The Colorado Cattlemen’s Agricultural Land Trust (CCALT) recently announced a partnership with the Dunham family to permanently preserve Dunham Ranches, a 1,581-acre property near Meeker flanked by the White River and Coal Creek.
Two newly enacted conservation easements, announced in January, ensure that the Dunham Ranches will permanently remain open and productive – adding another large and historic land tract to the growing acres of conserved landscape surrounding Meeker and Colorado’s larger Highway 13 corridor.
Generational Stewards of the Land
Property owners Bill and Diane Dunham have deep roots in the region. Bill Dunham’s grandparents established their farming and ranching operation on the Coal Creek property in the early 1900s, while Diane Dunham’s family acquired the White River property in 1942. Today, Bill and Diane’s son, Rodney Dunham, and grandson, Ty Dunham, manage the family ranching operations. Julie Sturman, Bill and Diane’s daughter, is also a part-owner of the property and shares the family’s vision for the future of the ranch.
“Our great-grandmother admonished us to ‘take care of the land and the land will take care of you.’ We are proud to enable fourth and fifth generations and beyond to tend to this land that we love,” Sturman said in a statement announcing the conservation agreement.
The Coal Creek property’s sagebrush steppe, shrublands and grasslands provide ideal habitat for the greater sage-grouse, a land-dwelling bird whose numbers are diminishing in the West, as well as critical winter habitat for elk and mule deer. Similarly, the ranch’s White River property – well-known to locals for its picturesque, irrigated hay meadows along the drive into Meeker – also includes significant wetlands and cottonwood woodlands that provide an inviting habitat for a variety of native wildlife.
The Natural Resources Conservation Service (NRCS) provided funding for one of the conservation easements, which will conserve portions of both the Coal Creek and White River properties and also ensure that the land’s senior irrigation water rights continue to be used for their decreed agricultural purposes.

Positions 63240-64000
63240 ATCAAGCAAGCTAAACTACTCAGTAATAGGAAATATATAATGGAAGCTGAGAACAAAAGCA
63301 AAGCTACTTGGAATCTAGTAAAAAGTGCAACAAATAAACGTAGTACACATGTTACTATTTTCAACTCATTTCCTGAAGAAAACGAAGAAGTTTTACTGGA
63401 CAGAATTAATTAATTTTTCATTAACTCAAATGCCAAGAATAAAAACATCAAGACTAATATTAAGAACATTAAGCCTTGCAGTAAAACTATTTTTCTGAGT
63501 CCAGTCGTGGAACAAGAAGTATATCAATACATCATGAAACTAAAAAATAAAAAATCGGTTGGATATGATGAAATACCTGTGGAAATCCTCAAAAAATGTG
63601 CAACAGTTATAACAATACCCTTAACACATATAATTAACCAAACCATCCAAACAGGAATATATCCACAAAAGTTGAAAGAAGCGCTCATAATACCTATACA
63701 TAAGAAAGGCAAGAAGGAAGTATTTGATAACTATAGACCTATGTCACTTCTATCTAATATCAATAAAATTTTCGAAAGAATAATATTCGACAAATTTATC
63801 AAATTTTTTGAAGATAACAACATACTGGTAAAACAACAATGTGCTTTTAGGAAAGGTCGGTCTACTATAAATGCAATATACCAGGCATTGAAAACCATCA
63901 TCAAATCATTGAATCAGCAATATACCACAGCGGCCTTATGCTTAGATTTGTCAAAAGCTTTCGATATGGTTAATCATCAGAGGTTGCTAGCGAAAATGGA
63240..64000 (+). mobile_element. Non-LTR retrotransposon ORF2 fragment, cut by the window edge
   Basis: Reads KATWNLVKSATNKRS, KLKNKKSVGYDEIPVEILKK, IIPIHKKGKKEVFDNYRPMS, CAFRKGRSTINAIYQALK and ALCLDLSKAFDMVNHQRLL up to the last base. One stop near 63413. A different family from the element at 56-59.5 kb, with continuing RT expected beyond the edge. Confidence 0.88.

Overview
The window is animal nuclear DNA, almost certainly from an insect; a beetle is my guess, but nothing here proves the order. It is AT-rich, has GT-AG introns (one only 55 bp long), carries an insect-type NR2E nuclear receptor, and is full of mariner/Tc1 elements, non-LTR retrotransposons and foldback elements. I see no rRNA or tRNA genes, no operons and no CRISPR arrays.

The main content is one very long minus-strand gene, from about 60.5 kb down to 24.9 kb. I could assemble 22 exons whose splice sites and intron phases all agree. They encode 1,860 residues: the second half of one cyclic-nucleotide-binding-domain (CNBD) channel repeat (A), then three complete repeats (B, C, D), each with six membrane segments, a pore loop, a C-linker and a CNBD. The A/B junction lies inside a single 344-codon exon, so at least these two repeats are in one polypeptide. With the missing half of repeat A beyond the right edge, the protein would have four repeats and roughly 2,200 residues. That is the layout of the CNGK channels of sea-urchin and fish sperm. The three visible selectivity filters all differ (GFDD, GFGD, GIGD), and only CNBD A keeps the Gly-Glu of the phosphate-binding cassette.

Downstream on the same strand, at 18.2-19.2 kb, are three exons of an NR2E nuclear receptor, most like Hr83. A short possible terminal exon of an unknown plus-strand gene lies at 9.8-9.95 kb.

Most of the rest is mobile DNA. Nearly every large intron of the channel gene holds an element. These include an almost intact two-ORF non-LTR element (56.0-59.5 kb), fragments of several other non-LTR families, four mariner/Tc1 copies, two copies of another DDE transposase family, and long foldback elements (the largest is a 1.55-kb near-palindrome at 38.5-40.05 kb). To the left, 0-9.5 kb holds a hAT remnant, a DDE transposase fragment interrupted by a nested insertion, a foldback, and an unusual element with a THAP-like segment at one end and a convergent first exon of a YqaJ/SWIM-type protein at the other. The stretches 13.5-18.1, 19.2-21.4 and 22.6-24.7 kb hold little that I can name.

The family’s commitment to environmental stewardship runs deep. Bill Dunham served as a former White River district water commissioner, while his son, Rodney Dunham, held a 20-year career with the Upper Colorado Environmental Plant Materials Center in Meeker. Both men worked extensively with the NRCS to develop stock water storage and delivery on the Coal Creek property.
“The installation of a conservation easement onto Dunham Ranches benefits water quantity, plant productivity, livestock production and wildlife habitat in northwestern Colorado,” said Clint Evans, Colorado’s NRCS state conservationist. “It is particularly important to greater sage-grouse habitat and a number of species prioritized by the state of Colorado.”
“The Dunhams’ commitment to conservation builds on a legacy of conservation throughout the area,” added John Gioia, CCALT Director of transactions. “The conservation easements on Dunham Ranches will support the Dunhams’ current and long-term plans for the ranch and will ensure it remains a ranch forever.”
About the Colorado Cattleman’s Agricultural Land Trust
The Colorado Cattlemen’s Association (CCA) established the Colorado Cattleman’s Agricultural Land Trust (CCALT) in 1995, thereby creating the first land trust formed by a state livestock association. CCALT partners with Colorado landowners to protect productive agricultural land and conserve the state’s natural resources.
About the National Resources Conservation Service
The National Resources Conservation Service is a division of the USDA that supports efforts to reduce soil erosion, improve water quality, increase wildlife habitat and protect natural resources through voluntary conservation programs on private lands.